While many are watching what the Federal Communications Commission will do in its upcoming vote on net neutrality, local carriers predict Alaskans won't see much different in what's already an "open internet" policy.
Christine O'Connor, the executive director of the Alaska Telephone Association, said the rules of net neutrality over the past two years caused confusion among Alaska's nearly 20 large and small telecom member companies about what it was supposed to do.
"As far as net neutrality, I don't expect ATA's member companies' practices to change," O'Connor said. "The uncertainty of the existing rules has been a concern in the last couple years, so I think returning to the light touch regulatory status the Internet had until 2015 will be welcome to most members."
FCC Chairman Ajit Pai has advocated for eliminating net neutrality in a vote Thursday, when the FCC will conduct an open commission meeting in Washington, D.C. Fourth on its list of agenda items was "Restoring Internet Freedom," which did not mention the words "net neutrality":
"The Commission will consider a Declaratory Ruling, Report and Order, and Order that will restore Internet Freedom by returning broadband Internet access service to its prior classification as an information service, and reinstate the private mobile service classification of mobile broadband Internet access service. The item also will eliminate the Commission's vague and expansive Internet Conduct Standard, along with the bright-line rules. Additionally, it will modify the transparency rule to promote additional transparency, while eliminating burdensome and unnecessary requirements."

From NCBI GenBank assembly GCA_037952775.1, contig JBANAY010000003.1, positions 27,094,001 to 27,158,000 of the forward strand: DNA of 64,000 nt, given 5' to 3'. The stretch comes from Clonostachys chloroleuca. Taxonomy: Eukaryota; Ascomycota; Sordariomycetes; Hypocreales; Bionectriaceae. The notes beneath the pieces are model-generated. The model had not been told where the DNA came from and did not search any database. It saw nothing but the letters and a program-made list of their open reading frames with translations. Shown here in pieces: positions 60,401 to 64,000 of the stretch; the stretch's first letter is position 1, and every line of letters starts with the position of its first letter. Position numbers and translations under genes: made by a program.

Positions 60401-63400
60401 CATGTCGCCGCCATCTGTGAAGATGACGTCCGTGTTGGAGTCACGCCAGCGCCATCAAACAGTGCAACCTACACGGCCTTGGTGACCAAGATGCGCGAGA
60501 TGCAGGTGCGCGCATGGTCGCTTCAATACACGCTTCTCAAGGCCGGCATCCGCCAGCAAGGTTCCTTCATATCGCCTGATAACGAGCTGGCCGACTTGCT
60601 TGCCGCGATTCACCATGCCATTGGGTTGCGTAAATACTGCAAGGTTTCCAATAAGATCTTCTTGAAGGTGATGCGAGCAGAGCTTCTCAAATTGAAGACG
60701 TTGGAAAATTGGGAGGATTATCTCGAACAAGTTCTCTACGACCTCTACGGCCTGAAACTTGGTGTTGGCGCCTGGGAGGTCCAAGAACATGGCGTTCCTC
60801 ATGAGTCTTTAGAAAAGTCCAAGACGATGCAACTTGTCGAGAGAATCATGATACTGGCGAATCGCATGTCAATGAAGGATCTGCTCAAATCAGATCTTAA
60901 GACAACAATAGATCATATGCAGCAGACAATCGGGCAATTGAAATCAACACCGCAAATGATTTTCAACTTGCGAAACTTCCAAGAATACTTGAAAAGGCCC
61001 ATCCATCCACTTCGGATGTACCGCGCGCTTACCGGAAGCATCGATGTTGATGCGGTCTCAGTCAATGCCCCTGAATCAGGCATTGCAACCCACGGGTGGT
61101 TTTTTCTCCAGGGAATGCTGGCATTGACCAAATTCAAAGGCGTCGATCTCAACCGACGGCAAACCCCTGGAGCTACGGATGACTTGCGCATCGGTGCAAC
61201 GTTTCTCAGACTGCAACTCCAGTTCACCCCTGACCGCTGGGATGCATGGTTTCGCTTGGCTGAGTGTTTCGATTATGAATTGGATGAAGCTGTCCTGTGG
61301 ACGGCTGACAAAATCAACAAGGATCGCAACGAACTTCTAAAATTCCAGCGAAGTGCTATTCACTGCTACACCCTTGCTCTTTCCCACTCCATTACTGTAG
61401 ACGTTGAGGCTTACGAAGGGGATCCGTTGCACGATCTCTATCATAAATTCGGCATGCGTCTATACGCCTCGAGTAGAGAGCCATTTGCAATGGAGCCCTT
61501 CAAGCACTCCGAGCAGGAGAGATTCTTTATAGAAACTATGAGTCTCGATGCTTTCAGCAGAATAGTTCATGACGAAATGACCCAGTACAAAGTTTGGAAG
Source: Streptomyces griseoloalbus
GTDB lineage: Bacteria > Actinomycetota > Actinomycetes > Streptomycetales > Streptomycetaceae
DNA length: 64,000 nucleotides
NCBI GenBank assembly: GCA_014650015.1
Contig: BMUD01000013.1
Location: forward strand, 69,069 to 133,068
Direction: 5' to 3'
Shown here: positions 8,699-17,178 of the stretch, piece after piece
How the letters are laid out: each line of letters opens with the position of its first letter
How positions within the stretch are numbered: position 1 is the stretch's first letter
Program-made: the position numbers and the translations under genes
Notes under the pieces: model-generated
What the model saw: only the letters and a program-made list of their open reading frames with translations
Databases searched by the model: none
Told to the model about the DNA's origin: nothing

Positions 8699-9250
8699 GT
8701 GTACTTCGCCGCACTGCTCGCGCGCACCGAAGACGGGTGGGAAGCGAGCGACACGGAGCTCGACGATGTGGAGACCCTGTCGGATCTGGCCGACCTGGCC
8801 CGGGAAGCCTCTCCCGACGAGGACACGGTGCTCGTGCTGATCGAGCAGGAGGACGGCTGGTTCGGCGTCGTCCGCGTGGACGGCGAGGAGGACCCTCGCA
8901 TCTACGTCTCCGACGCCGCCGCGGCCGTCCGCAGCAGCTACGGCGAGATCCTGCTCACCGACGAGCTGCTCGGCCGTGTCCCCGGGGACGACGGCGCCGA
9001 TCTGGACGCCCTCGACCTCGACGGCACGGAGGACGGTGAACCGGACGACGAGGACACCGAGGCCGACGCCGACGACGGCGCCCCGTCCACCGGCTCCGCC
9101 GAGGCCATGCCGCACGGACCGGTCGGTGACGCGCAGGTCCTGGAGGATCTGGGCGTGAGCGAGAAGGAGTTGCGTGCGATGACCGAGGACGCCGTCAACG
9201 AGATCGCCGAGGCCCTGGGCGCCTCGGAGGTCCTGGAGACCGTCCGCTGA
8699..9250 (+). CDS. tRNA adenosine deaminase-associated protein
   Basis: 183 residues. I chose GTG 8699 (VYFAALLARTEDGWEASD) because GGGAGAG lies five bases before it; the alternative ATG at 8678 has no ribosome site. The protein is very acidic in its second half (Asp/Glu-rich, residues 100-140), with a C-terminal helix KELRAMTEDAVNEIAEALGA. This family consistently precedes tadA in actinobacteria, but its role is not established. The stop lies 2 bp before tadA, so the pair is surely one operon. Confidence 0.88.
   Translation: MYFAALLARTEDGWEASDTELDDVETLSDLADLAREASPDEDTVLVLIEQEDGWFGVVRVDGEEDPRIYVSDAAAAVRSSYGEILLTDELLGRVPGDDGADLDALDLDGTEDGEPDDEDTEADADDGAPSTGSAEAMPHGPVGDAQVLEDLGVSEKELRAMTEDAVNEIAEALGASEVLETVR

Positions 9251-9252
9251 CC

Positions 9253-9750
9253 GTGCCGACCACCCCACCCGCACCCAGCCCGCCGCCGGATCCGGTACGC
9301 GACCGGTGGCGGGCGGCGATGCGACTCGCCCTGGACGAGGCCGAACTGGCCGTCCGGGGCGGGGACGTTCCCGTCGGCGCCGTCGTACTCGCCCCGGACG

But in plain language, Pai says he made this proposed rollback because current FCC rules have "depressed investment in building and expanding broadband networks and deterred innovation."
Pai vowed that "the federal government will stop micromanaging the internet" and to "simply require internet service providers to be transparent about their practices so that consumers can buy the service plan that's best for them."
Complaints from groups and individuals say the move will yank consumer protections spelled out in 2015 and adopted by the FCC. The fear is that the internet would become a commodity in the hands of big companies rather than an open road traveled by consumers.
Their concern is that big telecoms can charge for faster internet services or charge fees for access to certain sites in an effort to steer markets, according to the National Consumer League, which issued testimony for the upcoming meeting Thursday.
For example, companies like GCI and Alaska Communication, two of the larger entities in this state, could use a multitiered system that limits lower-cost users from access to fast internet because they don't pay as much.